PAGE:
• When you are worried about something, honor your husband by going to him for advice first. It is fine to call your mom for advice, but your primary emotional care provider needs to be your husband. Give him your trust when you give him your heart. Do not call your mama every time your husband hurts your feelings. Talk to him about it and pray about it. If he loves you, he will want to resolve it with you.
  • Let your parents know that you and your husband must rely fully on one another. It is so important that your parents know that you and your husband must depend on each other more than any others on earth. Do not run to your parents every time you struggle financially or have an argument with your spouse. Learn to lean on your husband.
  • Allow your husband to fully embrace his role as the spiritual leader of your home. Your husband has the responsibility of making the final decisions that affect the family. Show him that you believe in him and trust his judgment. Encourage him, support him, and pray for him, as his position in your home is a grave responsibility.

It is possible that you are thinking: “But none of this works with my husband because my husband is not a Christian.” Of course, if your husband is an unbeliever, you will not be able to submit to him if he asks you to transgress God’s law. Still, the goal is to honor him in as many of the above ways as possible. God tells us in 1 Peter 3:1-4:

Wives, likewise, be submissive to your own husbands, that even if some do not obey the word, they, without a word, may be won by the conduct of their wives, when they observe your chaste conduct accompanied by fear. Do not let your adornment be merely outward…—rather let it be the hidden person of the heart, with the incorruptible beauty of a gentle and quiet spirit, which is very precious in the sight of God.

This passage gives us God’s plan of behavior toward an unbelieving husband. While we, as women, may not think this meek and quiet spirit will work in reaching our husbands for God, we must remember that 1 Peter 3 is not human wisdom; it is God’s plan for such a divided home. Faith, after all, is not doing what seems best to me; it is surrendering to God’s plan even if His plan does not seem to me to be the best one. Remember, this may not make sense to you, but God says that if anything will bring an unbelieving husband to the Lord, it will be the godly manner of living and the meek and quiet spirit of his wife. That word “meek,” in a practical sense, means to have a cause that is bigger than yourself. It means that you will be willing to set aside your own feelings to strive toward a goal that is bigger than yourself—in this case, helping your husband find salvation.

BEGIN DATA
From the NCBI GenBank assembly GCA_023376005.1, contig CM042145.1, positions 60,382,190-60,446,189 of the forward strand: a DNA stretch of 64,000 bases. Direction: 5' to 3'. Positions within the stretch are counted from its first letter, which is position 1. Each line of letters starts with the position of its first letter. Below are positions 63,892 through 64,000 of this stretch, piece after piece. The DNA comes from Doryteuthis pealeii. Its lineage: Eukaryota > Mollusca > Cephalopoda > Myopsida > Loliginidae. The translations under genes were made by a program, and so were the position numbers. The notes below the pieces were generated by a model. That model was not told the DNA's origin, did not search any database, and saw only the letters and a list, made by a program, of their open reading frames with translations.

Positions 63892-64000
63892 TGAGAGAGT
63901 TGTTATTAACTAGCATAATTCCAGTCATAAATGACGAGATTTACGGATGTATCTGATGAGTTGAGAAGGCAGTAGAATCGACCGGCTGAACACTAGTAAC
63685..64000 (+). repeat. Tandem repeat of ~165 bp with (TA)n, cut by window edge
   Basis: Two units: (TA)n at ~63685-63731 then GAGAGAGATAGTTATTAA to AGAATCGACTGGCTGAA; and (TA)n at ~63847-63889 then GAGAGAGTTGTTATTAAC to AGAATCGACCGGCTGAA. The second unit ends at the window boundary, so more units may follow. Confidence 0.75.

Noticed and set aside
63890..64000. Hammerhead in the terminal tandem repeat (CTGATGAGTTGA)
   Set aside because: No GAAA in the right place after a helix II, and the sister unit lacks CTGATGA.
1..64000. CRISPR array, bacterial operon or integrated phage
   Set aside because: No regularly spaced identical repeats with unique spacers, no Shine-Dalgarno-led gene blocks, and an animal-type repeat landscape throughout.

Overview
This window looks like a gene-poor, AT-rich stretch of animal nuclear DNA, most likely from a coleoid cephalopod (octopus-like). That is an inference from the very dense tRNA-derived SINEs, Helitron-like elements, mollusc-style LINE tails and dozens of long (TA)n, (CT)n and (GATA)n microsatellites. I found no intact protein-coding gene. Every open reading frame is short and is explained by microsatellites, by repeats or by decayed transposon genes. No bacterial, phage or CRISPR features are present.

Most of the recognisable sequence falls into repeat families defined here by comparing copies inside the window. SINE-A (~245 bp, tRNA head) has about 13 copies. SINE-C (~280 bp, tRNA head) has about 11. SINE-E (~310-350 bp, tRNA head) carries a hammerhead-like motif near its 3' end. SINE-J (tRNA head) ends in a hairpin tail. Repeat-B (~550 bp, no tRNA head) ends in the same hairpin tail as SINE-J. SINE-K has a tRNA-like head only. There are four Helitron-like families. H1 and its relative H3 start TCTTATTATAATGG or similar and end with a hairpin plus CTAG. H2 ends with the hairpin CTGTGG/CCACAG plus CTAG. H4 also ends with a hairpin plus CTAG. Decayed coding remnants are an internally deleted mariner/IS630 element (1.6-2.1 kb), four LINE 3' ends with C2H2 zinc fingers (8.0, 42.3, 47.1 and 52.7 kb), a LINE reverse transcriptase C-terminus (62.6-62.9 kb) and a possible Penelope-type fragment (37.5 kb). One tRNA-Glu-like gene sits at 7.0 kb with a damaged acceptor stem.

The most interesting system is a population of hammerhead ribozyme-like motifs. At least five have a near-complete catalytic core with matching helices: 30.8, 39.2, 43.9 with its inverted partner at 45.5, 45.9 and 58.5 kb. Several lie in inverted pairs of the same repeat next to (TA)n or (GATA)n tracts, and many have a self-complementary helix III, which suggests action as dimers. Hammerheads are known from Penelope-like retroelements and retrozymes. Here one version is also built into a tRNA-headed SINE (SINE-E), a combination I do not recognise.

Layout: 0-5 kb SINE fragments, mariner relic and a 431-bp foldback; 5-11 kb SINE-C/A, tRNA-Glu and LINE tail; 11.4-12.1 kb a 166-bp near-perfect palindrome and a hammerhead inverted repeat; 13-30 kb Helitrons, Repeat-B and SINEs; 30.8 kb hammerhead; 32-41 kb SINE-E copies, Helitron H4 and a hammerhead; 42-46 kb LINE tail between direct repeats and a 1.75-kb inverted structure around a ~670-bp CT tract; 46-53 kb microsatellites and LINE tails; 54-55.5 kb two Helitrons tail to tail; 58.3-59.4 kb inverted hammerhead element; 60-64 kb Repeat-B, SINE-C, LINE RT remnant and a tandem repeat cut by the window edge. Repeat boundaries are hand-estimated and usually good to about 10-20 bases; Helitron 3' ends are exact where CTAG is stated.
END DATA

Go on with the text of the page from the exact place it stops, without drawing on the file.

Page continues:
So, a wife is commanded to honor and submit to her husband in everything, unless he demands that she violate God’s Word. (Of course, it does violate the Word of God to place yourself or your children in danger. If there is a threat of physical harm, a godly woman will, with a heart of hope and many prayers for marital harmony and with the spirit of meekness, seek for help and intervention.)

Being fully dependent on one another as a couple can be rewarding in so many ways. There is a reason God designed it that way. Marital happiness is directly proportional to the willingness of both husband and wife to submit to God’s ideal of “leaving” and “cleaving.”